With the RBA's cash rate now sat at just 0.75%, it doesn't have much scope for further additional easing of its policy settings. And if faced with only a temporary truce to the trade war, which perhaps lasts the duration of the 2020 U.S. election year, the RBA might then feel inclined to save its monetary ammunition for a later date when it could be more useful. Such a thought process would inevitably lead markets to price-out the extra rate cut that's still anticipated at the RBA.

"With Brexit uncertainty front and centre, the BoE is on hold. At its August meeting, the Bank lowered its growth forecasts. More recently BoE officials have added that the Bank is likely to ease if there is a No Deal Brexit and in such a case the exchange rate should be allowed to ‘do its job’. At its September meeting the Bank added a cautionary line that political events could lead to a period of entrenched uncertainty and excess supply," Attrill says. 

Above: Westpac graph of market expectations of G10 cash rates. BoE in green, RBA in yellow.

The rub for the Pound-to-Aussie rate is that if a detente in the trade war sees investors reverse earlier bets on another RBA cut coming next year, it could quite possibly happen alongside an opposing process in the UK, which would be bad for the exchange rate. The Bank of England (BoE) has led markets to believe it won't change rates until it knows what's happening with Brexit, so investors haven't bet on UK cuts to the extent they have with Australia.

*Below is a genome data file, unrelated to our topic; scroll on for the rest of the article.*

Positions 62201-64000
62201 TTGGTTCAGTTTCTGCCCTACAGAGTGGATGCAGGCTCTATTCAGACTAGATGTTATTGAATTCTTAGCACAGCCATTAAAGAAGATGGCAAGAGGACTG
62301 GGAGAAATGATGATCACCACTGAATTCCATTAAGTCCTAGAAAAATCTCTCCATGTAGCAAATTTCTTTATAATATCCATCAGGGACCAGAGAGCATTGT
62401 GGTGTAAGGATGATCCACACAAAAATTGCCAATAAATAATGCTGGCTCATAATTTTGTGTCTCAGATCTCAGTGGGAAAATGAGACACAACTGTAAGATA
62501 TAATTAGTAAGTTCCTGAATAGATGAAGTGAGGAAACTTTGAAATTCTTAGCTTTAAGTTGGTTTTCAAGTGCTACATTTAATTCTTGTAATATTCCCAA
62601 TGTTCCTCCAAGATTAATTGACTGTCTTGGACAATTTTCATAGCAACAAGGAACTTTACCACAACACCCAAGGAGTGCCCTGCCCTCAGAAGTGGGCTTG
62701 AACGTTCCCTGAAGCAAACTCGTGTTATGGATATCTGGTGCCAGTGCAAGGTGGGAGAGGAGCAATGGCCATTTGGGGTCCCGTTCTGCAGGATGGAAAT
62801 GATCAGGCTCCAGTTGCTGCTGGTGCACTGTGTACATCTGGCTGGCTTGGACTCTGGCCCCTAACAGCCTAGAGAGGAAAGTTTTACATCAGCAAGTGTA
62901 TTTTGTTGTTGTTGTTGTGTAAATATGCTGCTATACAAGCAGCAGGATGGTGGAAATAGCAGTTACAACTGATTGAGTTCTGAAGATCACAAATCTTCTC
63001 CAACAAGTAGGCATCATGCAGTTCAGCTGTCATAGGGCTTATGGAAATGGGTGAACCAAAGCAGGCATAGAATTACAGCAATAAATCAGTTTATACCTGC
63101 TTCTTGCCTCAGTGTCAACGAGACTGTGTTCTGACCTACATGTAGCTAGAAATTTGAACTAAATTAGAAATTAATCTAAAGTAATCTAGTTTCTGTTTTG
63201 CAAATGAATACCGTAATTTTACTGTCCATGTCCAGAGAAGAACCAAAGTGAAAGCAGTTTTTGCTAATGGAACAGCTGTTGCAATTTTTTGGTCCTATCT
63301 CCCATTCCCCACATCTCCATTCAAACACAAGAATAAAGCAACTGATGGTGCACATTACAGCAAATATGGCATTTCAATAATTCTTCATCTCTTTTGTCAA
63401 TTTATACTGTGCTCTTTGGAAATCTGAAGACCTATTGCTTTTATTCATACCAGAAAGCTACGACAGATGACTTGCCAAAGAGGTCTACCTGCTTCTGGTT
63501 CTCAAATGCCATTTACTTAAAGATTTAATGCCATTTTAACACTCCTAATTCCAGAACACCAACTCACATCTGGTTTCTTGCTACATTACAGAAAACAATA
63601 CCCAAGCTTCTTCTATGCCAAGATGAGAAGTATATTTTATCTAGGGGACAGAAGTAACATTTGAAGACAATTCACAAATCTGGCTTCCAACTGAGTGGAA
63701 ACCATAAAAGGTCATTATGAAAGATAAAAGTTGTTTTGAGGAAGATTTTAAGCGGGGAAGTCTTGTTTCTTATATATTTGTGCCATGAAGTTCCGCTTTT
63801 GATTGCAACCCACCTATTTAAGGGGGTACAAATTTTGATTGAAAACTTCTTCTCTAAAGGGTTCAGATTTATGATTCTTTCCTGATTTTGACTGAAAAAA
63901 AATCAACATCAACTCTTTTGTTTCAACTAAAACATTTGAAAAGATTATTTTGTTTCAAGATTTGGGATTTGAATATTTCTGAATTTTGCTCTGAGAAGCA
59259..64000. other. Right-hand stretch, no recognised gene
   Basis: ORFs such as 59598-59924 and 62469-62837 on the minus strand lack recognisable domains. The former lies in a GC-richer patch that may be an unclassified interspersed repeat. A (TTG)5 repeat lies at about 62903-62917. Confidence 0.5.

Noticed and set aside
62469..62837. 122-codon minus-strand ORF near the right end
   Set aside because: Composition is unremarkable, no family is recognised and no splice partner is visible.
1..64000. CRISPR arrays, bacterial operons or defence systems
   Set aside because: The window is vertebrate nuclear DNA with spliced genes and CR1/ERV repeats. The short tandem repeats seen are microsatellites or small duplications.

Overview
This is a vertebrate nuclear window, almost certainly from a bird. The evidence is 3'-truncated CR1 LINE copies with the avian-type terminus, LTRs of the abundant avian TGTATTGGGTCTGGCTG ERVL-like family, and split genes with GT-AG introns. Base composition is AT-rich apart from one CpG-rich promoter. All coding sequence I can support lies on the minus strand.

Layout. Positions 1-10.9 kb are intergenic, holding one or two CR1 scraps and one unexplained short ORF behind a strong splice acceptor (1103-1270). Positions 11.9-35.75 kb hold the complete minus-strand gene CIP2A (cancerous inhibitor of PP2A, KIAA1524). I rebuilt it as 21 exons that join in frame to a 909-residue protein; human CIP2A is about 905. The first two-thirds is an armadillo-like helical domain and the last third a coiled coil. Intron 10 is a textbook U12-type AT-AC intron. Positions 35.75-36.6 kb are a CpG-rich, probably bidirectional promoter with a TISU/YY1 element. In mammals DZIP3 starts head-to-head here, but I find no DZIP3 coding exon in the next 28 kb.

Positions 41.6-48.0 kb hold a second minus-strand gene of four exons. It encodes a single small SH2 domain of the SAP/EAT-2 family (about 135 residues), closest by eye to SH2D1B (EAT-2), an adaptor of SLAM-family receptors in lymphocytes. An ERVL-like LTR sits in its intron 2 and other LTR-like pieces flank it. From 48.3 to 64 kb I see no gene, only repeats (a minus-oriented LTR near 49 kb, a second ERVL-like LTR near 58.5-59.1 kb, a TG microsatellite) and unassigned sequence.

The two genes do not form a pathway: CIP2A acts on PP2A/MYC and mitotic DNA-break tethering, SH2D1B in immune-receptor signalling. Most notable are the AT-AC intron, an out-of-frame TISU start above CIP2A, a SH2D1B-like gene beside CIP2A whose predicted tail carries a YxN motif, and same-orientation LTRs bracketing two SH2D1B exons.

Attrill notes how the BoE has recently expressed concern that persistent uncertainty over the Brexit outcome, which has so-far been prolonged by two delays, is beginning to weigh on the economy. But the NAB team is not alone in its observation because Capital Economics, a London-based consultancy, has changed its BoE forecasts this week and now tips a UK interest rate cut within months if Brexit is delayed at the end of October. 

If a Brexit extension leads to further weakness in UK growth and forces the Bank of England into at least signalling that it might cut Bank Rate up ahead then investors would begin to price such a move into UK derivative markets as well as Pound Sterling, which would be bad for the British currency on any given days. And if that happens at the same time as markets are pricing-out the extra anticipated RBA cut, the Pound-to-Aussie rate could find itself in trouble.